5 July. Day 13. “Too hard for soft*” or Last day on Gydratny fault
* International Smandrappanese World dictionary (1998)
Good bye, Gydratny! Today we completed our last and southernmost profile across this fault.
No major anomalies can be observed in the seismic data. In this area the fault escarpment is not as pronounced on the lake floor as it is in the north. The recovery of the first station provided an impressive ~70 cm thick layer of sand capped by diatomic ooze.
We found out that even the region to the west of the fault is characterized by thick sand deposits flushed in the lake from the Selenga River. The same silty and sandy sediments are also present on the faults escarpment and further to the east of the profile. No obvious evidence of degassing was observed here, although our visual observations could be biased by the presence of more permeable sand.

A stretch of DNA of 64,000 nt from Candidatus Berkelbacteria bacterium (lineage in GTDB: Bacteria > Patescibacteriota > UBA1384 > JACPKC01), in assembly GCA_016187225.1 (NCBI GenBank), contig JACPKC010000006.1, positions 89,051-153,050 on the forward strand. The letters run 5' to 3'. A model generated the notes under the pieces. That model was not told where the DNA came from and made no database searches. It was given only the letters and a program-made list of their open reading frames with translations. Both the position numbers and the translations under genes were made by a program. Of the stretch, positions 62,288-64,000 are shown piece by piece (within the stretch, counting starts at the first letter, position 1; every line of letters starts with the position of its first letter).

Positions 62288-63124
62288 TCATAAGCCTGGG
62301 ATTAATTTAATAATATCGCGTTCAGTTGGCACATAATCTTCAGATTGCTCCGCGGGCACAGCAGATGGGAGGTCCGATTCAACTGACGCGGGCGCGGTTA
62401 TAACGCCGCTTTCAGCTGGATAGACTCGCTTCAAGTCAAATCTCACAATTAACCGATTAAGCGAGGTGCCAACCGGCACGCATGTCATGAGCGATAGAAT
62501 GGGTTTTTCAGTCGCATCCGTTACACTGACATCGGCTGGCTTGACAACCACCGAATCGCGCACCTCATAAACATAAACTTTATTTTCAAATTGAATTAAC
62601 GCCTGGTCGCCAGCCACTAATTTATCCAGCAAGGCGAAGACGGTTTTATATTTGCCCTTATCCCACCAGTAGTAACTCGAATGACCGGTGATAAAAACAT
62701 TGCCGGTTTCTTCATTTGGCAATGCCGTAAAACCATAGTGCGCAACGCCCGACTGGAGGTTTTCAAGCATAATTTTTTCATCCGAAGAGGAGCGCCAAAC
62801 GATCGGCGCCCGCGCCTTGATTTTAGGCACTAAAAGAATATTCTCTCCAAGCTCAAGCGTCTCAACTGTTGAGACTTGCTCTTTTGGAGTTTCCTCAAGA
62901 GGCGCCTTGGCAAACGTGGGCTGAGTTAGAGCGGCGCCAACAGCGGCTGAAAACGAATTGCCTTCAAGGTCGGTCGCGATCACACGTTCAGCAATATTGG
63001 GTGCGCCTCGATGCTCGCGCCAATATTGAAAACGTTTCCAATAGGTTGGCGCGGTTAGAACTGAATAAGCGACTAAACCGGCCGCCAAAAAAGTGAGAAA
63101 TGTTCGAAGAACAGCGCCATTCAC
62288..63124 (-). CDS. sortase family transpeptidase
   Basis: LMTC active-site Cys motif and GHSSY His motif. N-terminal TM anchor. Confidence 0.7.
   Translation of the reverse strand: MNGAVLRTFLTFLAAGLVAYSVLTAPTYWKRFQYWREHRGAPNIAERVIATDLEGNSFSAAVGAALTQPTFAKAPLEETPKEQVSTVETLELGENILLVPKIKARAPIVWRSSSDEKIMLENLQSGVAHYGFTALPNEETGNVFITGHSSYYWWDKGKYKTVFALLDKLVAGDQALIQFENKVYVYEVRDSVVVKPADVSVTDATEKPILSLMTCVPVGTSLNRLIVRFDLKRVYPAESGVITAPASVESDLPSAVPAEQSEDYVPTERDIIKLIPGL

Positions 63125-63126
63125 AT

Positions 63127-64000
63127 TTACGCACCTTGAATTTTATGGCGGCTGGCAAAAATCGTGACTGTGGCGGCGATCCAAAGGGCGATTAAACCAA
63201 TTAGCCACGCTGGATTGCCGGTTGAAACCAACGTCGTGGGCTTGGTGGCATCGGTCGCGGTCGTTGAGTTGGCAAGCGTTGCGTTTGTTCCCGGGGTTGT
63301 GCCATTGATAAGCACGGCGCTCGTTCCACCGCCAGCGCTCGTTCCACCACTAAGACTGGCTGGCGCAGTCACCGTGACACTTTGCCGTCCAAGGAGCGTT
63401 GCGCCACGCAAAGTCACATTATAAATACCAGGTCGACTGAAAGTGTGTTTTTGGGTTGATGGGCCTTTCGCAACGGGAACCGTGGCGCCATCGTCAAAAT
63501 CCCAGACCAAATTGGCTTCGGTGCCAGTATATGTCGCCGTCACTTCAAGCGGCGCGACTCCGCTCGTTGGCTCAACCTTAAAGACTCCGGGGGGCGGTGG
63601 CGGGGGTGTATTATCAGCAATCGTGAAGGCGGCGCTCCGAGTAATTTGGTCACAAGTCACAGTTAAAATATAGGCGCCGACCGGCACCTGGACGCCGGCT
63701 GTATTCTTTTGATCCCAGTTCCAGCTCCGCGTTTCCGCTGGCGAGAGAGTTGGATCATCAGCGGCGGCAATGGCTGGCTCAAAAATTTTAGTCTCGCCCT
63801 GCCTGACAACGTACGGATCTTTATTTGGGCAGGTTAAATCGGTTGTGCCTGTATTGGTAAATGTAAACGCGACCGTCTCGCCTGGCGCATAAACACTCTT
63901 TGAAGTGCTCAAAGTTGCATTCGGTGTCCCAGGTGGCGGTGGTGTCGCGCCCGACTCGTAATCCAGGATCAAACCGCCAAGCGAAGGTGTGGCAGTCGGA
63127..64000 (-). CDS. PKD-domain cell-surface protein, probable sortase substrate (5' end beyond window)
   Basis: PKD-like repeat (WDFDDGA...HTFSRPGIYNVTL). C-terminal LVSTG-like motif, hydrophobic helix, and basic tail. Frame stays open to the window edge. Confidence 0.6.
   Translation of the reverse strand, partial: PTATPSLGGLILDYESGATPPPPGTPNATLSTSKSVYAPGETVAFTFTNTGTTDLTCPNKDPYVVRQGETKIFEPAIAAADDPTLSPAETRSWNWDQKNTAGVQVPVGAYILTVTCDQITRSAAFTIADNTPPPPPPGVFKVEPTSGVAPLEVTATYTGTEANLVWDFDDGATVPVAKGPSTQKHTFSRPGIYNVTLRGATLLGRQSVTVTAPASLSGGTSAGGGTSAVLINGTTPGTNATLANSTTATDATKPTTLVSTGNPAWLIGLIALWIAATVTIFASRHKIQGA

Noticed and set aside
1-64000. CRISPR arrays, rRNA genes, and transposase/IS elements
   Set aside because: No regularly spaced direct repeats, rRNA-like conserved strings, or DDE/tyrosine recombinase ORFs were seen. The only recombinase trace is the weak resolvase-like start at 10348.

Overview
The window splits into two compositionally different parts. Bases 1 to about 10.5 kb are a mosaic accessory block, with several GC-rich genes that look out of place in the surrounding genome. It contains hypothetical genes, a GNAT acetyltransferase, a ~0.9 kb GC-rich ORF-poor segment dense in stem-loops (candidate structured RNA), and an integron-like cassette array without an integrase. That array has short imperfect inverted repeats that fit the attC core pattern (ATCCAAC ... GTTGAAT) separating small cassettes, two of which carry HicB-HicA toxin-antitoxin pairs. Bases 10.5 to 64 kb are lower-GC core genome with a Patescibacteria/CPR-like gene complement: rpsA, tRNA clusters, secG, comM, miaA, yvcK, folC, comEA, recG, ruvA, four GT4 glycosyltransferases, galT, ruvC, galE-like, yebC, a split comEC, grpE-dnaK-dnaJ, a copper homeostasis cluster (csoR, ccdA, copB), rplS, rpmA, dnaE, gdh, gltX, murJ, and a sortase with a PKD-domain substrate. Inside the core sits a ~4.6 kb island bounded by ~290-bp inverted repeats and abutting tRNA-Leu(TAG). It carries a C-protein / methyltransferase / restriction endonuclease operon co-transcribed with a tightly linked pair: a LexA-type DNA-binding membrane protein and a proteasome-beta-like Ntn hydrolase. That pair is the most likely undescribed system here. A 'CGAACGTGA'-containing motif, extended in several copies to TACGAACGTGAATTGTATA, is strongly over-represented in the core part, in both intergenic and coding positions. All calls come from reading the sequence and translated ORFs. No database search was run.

In some instances could be heard the sound of degassing from the silty-sandy sediments. Some of the cores collected from the eastern flank of the fault showed the presence of very thick silty sandy turbidites and, in one instance, thick deposits containing plants debries with tree branches as big as 10 cm.
We left Gydratny areas and during the transit we organized an excursion to the bridge and to the engine room for the participants of the leg 2.
Our last two stations we collected in the Elga area. This part of Baikal is characterised by numerous scattered circular highs that on the seismic profiles are similar to small mud volcanoes.
We targeted one of these intriguing structures and did not recover gas saturated sediments, no obvious evidence of gas hydrates, neither mud breccia… so far.
During the expedition we have collected many cores and it is now time to start archiving all the packed sections and subsamples. A lot of work. In two days we will need to leave the ship and time is ticking.
Text: Adriano and team
Photo: Marina and team